A VARIANT of cyber fraud that uses evolved versions of the notorious Zeus and Spyeye malware to target rich companies and high-earning individuals has been reported by McAfee.
The California security firm discusses the evolution of cyber criminals' strategies in its Dissecting Operation High Roller report issued on Tuesday.
"Unlike standard SpyEye and Zeus attacks that typically feature live [manual] interventions, we have discovered at least a dozen groups now using server-side components and heavy automation," the report said.
"With no human participation required, each attack moves quickly and scales neatly. This operation combines an insider level of understanding of banking transaction systems with both custom and off-the-shelf malicious code and appears to be worthy of the term 'organised crime'."
McAfee said that cyber criminals are increasingly looking at using automated systems to mount attacks, thus making the activity an increasingly lucrative business.
"This study found 60 servers processing thousands of attempted thefts from high-value commercial accounts and some high net worth individuals," read the report.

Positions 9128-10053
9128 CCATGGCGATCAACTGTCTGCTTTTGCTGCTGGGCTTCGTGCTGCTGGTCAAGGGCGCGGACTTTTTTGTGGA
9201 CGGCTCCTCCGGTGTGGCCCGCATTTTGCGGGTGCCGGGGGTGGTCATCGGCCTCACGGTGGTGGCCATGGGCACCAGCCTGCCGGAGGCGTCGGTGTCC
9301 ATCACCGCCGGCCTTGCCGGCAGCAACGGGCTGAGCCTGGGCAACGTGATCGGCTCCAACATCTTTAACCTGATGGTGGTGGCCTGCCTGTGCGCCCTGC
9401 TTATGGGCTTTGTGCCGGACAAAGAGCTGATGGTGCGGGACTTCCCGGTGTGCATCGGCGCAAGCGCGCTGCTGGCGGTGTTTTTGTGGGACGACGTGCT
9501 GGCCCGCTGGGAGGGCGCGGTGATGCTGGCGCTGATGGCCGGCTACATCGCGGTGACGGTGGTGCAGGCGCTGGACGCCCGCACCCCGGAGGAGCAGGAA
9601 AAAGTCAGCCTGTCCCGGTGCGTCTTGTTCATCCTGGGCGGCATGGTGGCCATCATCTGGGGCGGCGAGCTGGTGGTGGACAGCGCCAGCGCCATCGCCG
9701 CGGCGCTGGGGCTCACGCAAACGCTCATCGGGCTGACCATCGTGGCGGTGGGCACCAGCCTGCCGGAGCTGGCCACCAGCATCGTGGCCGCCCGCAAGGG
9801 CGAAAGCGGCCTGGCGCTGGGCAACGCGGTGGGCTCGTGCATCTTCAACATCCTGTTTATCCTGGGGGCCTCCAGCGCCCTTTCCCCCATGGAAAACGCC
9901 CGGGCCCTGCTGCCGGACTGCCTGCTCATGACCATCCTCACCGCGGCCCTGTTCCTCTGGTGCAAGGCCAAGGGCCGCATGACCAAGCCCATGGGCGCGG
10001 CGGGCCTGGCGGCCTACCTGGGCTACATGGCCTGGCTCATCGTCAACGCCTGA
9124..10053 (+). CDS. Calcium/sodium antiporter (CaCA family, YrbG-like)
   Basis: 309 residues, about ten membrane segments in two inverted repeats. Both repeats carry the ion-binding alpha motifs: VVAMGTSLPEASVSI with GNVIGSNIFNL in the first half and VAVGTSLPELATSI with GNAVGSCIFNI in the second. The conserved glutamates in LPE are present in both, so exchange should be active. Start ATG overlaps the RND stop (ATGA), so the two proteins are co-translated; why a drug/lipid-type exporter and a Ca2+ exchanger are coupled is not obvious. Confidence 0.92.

"As the attack shifted emphasis from consumers to businesses, mule business accounts allowed attempted transfers averaging in the thousands of Euros, with some transfers as high as €100,000."
The company also reported that while Europe is the primary target for cyber fraud rings, cyber crooks are also expanding their attacks across other parts of the world.
"Three distinct attack strategies have emerged as the targets have expanded from the European Union, to Latin America, to the United States," the report said. "Debunking the popular wisdom that only big banks are affected, the research documents attacks at every class of financial institution: credit union, large global bank, and regional bank."
McAfee estimated that virus villains have attempted at least €60m in fraudulent transfers from accounts at 60 or more financial institutions globally.
The McAfee report follows a warning by the head of British internal security service MI5, Jonathan Evans, who said that cyber attacks on government and businesses have reached 'astonishing' levels in the UK. µ
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